The ‘Narrative’ of Failure

September 15, 2011

Even as US peoples are trying to keep their lives from being sucked down the financial toilet while trying to figure out which GOP presidential candidate is the most half-wit-crazed, attention has been slight on another 10-year anniversary coming up in a slight three weeks — the disastrous war in Afghanistan.

This week, however, one doesn’t need to be any kind of expert to see the longest war in US history is a total, f*ck-up failure.

(Illustration found here).

During daylight hours Tuesday, six Taliban guys entered a 10-story high-rise under construction in Abdul Haq square of Kabul City and starting blasting down at a shitload of important facilities in the area — ISAF headquarters, US embassy and police and intelligences offices, nothing heavy — and kept up the battle for nearly a whole day.
Fourteen people died, including four Afghans in the US embassy.
In your face, Hillary:

In the press release, the Taliban spokesman said that the attacks were aimed at punishing the intelligence agencies and to prove that the morale of Afghans was still high after the 10-year jihad.
According to the Taliban spokesman, for the first time their fighters used 82 millimetre artillery, RPG-7 rocket launchers, P-K machines and other heavy weapons in the 20-hour-long attacks in Kabul City.
Regarding the statement of the US Secretary of State, Hillary Clinton, which said that such attacks would not deter their commitment, the Taliban spokesman said:
“You and other such well-off people are sitting in palaces in Washington.
Give a chance to the soldiers of your country, who are under our heavy attacks, to see whether they can also talk like you people or not.
You cannot even imagine that how your workers spent the whole night in the US embassy.”

The whole incident highlights the losing ways of the Afghan war.
The New York Times on the incident: The assault was all the more dismaying because it suggested that the insurgents had the support of many people along the way who had allowed the heavily armed men to enter the city and then let them pass unhindered through the rings of security and checkpoints closer to the capital’s center.
Time to call an end to this shit.

And to make the whole affair even worse, the US tried to put the spin on the attack, despite the enormous bull in the china shop — the Taliban is more loved by the Afghan population than US leaders have ever disclosed.
A case in point: That 10-story building under construction.
Any security person worth his/her salt would make sure that structure was well guarded — but noooo!
The narrative for the Afghan war has been plotted by the Taliban this past year — they can move around and strike anywhere.
Gareth Porter via antiwar.com sums up the Afghan fiasco:

The U.S. war strategy has been based at least in part on convincing Afghans that the United States would remain in Afghanistan indefinitely and that the Taliban would weaken.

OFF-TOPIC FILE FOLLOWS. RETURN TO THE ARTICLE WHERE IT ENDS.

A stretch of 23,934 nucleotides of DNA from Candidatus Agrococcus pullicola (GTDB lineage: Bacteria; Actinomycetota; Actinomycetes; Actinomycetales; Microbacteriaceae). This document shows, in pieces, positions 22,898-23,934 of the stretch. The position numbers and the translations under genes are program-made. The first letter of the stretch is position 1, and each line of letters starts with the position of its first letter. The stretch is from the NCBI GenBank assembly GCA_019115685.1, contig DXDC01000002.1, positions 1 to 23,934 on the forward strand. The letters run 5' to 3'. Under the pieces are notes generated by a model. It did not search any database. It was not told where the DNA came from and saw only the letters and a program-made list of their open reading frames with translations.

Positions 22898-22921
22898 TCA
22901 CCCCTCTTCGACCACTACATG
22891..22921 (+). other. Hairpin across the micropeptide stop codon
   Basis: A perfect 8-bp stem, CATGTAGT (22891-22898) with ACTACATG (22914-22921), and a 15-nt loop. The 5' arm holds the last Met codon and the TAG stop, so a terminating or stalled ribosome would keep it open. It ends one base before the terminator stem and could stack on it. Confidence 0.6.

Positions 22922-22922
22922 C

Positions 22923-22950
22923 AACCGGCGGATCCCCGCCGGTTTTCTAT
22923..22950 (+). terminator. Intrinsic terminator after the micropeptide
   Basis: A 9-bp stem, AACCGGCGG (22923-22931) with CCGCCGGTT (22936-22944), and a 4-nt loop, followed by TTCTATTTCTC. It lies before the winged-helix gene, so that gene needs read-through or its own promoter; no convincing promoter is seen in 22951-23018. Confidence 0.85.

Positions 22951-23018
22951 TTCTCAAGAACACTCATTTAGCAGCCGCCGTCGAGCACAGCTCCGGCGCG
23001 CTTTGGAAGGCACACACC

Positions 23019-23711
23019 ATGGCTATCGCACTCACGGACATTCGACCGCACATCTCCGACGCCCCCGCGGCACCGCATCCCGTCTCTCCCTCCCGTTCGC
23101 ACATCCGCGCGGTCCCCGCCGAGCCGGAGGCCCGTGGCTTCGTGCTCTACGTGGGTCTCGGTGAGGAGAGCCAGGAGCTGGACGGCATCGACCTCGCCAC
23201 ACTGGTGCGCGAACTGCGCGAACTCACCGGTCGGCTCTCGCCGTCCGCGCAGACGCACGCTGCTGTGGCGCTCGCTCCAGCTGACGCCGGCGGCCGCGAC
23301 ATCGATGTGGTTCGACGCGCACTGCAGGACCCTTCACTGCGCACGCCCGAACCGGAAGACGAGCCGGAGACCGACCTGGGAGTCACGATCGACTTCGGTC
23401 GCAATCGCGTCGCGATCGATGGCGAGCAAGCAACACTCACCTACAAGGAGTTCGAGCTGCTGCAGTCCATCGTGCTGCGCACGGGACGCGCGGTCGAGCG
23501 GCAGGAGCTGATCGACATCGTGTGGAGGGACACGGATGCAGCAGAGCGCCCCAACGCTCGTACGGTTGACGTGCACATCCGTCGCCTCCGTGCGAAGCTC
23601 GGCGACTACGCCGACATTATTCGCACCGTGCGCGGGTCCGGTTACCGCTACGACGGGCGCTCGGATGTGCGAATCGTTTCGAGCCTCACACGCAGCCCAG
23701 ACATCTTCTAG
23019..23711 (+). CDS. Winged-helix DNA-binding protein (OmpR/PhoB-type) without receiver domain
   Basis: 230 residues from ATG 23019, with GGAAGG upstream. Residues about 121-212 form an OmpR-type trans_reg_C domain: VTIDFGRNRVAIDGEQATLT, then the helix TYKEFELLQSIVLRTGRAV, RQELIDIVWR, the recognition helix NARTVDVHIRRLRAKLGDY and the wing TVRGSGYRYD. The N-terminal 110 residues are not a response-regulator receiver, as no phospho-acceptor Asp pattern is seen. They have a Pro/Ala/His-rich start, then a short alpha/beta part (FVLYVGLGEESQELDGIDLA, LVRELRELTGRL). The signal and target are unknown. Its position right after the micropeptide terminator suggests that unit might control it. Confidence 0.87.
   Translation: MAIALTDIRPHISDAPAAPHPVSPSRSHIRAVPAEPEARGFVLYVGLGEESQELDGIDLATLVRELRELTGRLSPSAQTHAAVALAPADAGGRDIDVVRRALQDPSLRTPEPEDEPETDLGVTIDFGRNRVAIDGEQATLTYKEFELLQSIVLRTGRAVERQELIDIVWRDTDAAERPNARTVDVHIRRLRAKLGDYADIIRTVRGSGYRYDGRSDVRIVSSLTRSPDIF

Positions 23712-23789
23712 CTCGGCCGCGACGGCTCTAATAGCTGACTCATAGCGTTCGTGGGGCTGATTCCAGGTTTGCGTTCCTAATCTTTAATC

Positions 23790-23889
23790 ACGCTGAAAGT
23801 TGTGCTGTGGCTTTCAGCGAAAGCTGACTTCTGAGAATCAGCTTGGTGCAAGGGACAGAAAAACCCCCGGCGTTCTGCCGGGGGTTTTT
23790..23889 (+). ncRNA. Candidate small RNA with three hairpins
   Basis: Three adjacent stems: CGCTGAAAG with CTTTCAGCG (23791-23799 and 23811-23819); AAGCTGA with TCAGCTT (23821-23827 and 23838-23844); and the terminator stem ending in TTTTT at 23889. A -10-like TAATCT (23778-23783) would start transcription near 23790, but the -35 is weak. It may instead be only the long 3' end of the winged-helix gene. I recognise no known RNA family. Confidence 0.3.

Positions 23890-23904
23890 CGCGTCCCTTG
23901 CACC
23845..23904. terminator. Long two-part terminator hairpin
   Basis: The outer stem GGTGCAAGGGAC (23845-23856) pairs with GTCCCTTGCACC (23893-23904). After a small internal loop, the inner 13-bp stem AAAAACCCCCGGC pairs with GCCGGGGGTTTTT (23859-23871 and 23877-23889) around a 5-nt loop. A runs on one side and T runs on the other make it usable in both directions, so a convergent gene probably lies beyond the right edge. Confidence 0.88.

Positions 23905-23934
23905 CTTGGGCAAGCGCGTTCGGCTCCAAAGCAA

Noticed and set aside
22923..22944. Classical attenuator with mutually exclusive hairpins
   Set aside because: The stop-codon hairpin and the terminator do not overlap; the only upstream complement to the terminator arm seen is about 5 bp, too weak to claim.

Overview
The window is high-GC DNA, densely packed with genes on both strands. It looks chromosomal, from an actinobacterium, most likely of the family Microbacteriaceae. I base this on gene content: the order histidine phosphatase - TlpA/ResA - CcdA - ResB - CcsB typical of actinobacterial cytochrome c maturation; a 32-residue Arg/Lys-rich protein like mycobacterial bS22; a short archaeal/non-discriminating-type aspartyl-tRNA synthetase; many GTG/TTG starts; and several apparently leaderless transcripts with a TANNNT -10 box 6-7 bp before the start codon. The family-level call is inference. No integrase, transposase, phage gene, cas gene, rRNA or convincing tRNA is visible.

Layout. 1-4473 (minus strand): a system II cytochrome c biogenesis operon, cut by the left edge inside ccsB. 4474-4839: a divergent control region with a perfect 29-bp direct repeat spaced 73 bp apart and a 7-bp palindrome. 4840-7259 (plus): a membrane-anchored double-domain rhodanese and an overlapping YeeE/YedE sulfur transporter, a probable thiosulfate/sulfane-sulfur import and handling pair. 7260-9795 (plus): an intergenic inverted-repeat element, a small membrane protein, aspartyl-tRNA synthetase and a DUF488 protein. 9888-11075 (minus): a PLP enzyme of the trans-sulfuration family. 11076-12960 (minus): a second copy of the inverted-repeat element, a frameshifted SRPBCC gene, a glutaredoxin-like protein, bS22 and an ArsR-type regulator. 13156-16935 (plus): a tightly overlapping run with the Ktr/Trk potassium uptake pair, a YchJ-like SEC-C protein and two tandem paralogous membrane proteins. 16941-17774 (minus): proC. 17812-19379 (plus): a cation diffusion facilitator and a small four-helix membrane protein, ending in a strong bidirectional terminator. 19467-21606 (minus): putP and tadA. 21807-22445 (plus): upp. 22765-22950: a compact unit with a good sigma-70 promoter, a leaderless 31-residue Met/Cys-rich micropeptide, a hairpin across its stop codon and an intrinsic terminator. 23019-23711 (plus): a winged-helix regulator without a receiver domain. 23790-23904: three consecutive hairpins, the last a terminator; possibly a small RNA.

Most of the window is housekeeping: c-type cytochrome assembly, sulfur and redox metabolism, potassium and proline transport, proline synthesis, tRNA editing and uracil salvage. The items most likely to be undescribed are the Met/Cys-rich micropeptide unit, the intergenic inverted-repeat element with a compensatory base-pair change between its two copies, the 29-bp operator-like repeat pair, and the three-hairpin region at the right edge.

But the Taliban war narrative that it is able to penetrate even the tightest security and cannot be defeated appears to have far more credibility with Afghans of all political stripes than the narrative put forward by U.S. strategists.

Along with Hillary’s big yap, US Afghan Ambassador Ryan Crocker also blubbered out his ass about how wonderful the war and how the Taliban are the real losers:

Mysteriously, however, Ambassador Crocker used the Kabul attacks as a chance to mock the group and claim vindication for the decade-long NATO occupation.
Terming the killings “not a very big deal,” adding “if that’s the best they can do, you know, I think its actually a statement of their weakness.”

Crocker is a crock — don’t shit-talk like that just piss you off so, so much.

Supposedly, Kabul is protected by so-called “ring of steel” (“Belt of the City of Kabul” in Persian) — police checkpoints, concrete barriers, watchtowers and sandbagged emplacements — scattered at supposedly strategic locations to prevent such things as the recent attack from happening.
Even that dumb-ass high-rise is a security risk, and people knew it.
From the BBC:

The building is just 1km (0.6 mile) from the presidential palace and the US embassy.
It is even closer to the offices of several key Afghan intelligence directorates and the ministry of defence.
Several Afghan officials said the building had been identified as a security threat and that they had been raising red flags ever since construction began.
But others said the building’s influential owners managed to win government approval despite their protests.
“We are not happy that the mayor’s office gave permission to build such high buildings in Kabul,” the city’s Governor Ahmadullah Alizai told the BBC.
“Such buildings pose a security threat and makes Kabul ugly. Everything has to be done, bearing in mind security, welfare of our people and environment.”
Another security official told the BBC it had been clear from the start the tower would be “a suicide magnet”.
“But the owner went ahead and forced his way. He did what he wanted. We said, fine, you would have to promise us about securing it. But of course, it never happened.”

And US boys and girls are dying and being maimed by such crap.
August was by-far the worse yet for US forces — 66 were killed, while July had just one less.
Overall, the US has has lost 1,769 servicemen killed since 2001, nearly half of that total, 822, in just the past two years and 2011 is on mark to be the worst yet.

And that Taliban spokesman spoke reality: “Due to your wrong policies the American soldiers will have to spend their entire lives in mental hospitals. They will remember the bitter moments of Afghanistan forever.”

The US needs a quick withdrawal narrative.

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